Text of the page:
Life can be terribly unfair and nothing brings that home quite like 'John Wayne: The Legend and the Man' (powerHouse Books $24.91). Chock full of personal photos of family and friends, it really is something to see the charmed life John Wayne lead or, in the case of John Huston, followed.
Huge family, successful career, yacht, homes, wives...Like last year's 'Gary Cooper: Enduring Style,' there's nothing that connects to a celebrity, dead or alive, like ogling their personal photos. More so when that life resembles royalty.
Twitter and Instagram are diluting these images as celebrities post pictures of themselves left, right and center. I've been obsessed (in a good way) with Faye Dunaway for over 40 years but after following her on Twitter...I'm not so sure I want to see her scrap books.
For that reason, studio and publicity images of John Wayne ring tired and mostly false. Tired, because they've been seen too many times. False, because despite all those pictures in uniform, John Wayne never served in the military. What really impresses me, like the Cooper book, are the family scrap book pics of Wayne and his family.
It's like looking in an 18th century mirror and wondering who all has seen their reflection in it. I look at Wayne and Pilar in the bathroom with their daughter, Assia and I don't see a movie star as much as I see a proud Dad with a film director's eye for composition and a laugh.
Calling someone in my army, 'John Wayne' was not a good thing. Although, there was a round disc of chocolate that came with C rations called a 'John Wayne' bar. That was a good thing. There's a lot of speculation that Wayne's intense patriotism came from guilt from never having served. It's a complicated story when you dig into it but it's easy to see the connection Wayne made with the sailors below in a Hawaiian bar.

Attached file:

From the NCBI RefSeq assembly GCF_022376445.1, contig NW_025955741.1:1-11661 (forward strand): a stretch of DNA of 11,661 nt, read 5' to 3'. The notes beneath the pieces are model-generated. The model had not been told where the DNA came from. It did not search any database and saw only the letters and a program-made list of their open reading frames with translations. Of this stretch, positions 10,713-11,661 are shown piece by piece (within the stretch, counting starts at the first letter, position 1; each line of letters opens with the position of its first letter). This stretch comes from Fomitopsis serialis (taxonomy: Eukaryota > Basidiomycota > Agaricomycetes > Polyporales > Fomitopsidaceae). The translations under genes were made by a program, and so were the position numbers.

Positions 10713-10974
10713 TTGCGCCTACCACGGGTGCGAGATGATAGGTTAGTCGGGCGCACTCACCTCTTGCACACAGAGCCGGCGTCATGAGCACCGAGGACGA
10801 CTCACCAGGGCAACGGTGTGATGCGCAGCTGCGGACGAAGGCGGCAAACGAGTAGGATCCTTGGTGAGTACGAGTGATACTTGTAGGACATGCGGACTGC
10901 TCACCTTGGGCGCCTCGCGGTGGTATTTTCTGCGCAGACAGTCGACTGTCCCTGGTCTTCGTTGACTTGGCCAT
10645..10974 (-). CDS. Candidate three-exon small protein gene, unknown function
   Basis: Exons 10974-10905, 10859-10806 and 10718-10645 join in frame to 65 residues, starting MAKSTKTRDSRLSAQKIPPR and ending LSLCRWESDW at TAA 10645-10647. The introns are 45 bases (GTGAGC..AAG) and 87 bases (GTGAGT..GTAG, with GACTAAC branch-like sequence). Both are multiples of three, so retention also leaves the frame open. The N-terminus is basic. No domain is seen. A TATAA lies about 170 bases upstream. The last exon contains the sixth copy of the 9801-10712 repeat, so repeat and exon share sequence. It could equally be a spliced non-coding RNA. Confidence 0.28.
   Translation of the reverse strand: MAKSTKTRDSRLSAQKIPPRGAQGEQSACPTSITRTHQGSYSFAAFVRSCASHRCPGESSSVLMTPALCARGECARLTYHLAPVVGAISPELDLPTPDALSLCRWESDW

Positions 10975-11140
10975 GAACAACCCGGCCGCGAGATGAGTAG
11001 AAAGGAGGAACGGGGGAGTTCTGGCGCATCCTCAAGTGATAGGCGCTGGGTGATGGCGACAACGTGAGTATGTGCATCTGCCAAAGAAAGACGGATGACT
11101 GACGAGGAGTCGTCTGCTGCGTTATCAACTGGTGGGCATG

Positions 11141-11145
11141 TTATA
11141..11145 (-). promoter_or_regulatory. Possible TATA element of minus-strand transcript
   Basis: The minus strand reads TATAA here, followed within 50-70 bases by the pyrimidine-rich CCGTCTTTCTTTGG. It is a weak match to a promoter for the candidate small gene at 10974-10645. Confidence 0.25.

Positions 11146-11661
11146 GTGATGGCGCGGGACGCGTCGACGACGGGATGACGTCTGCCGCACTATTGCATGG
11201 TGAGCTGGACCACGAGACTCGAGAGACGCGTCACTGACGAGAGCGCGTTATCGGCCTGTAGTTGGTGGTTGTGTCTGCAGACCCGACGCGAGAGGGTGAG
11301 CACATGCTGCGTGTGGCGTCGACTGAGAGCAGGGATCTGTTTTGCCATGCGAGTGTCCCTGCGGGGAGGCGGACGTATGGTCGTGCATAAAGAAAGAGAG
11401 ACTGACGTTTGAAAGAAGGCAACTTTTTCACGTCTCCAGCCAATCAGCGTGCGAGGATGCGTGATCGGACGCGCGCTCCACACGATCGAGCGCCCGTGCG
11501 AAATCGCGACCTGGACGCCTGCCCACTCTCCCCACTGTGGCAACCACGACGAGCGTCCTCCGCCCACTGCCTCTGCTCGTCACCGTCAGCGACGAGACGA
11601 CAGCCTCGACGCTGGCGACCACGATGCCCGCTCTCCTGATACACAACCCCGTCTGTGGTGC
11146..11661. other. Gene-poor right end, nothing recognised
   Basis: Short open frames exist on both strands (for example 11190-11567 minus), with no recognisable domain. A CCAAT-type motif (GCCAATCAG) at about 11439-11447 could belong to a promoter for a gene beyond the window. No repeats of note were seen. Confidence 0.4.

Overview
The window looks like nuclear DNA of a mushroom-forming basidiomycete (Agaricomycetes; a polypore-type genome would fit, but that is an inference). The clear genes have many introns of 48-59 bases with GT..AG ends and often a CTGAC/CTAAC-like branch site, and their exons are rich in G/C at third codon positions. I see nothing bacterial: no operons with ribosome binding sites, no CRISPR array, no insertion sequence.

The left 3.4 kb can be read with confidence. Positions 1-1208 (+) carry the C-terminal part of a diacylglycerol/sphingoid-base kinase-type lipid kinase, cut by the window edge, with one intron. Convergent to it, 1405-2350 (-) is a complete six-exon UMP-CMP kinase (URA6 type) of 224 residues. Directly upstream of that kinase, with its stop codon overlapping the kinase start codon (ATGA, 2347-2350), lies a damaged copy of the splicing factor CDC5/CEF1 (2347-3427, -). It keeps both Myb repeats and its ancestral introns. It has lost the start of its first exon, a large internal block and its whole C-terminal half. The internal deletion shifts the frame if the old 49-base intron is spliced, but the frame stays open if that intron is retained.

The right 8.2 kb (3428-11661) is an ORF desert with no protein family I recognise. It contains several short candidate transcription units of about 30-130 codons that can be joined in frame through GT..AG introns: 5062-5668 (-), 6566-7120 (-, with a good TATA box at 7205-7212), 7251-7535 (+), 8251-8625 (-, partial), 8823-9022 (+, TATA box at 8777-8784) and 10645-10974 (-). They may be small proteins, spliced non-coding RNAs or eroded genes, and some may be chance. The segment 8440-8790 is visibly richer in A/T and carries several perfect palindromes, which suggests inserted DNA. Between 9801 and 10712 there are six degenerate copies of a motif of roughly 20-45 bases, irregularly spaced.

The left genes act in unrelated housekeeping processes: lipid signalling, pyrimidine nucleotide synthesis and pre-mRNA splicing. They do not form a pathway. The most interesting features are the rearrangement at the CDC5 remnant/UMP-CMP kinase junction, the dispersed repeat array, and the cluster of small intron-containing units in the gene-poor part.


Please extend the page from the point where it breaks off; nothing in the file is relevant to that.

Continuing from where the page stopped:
I grew up with John Wayne movies so it's hard for me to see him without a certain amount of Duke Dogma. Wayne died in 1979 while I was stationed at Ft Bragg. As corny as most of us thought him for the Gung Ho Show - I don't think there was a one of us who thought it an act. There was a party at the main post all-ranks club shortly after Wayne's death where the John Wayne Special was invented. It was a bastardized version of the 'Airborne Special' served at Ft Benning. Best as I can remember it goes something like this:
The John Wayne Special Cocktail
2 ozs Gin
2 ozs Vodka
2 ozs Scotch
8 ozs Grapefruit Juice
Bragg shared a connection with Wayne through his 1968 film, The Green Berets, even though most of the picture was shot at Ft Benning. Somewhere on Smoke Bomb Hill, the Special Forces A.O. at Bragg, there's an odd marker, almost a tombstone, dedicated to Special Forces from Wayne. God only knows what tribute was given to Duke at the Special Forces Sport Parachute Club.
I don't know when the day will come that I won't be surprised by the homes of celebrities. Usually it's someone like Howie Mandel living in a palatial estate with mixed media sculpture on his grounds and a collection of antique cars in a custom built garage. Their aesthetic always in close approximation to their talent. John Wayne's digs are nice...don't get me wrong, but no fur sinks here. Understated in that Marin County way where the heavy spending goes to landscapers.
Who knew? You think Wayne would have people for this sort of thing. Maybe that's the point. Toupee-less, wrench in hand...John Wayne was a man. A lucky man? You bet your ass. A legend? I used to think so...until this book. He was a man. He made mistakes. He put together bicycles on Christmas morning. He drank too much. He smoked too much. In him, some of us see the man we'd like to be. I think he saw in us, the man he wanted to be. Just a man. Bold talk for a one-eyed fat man.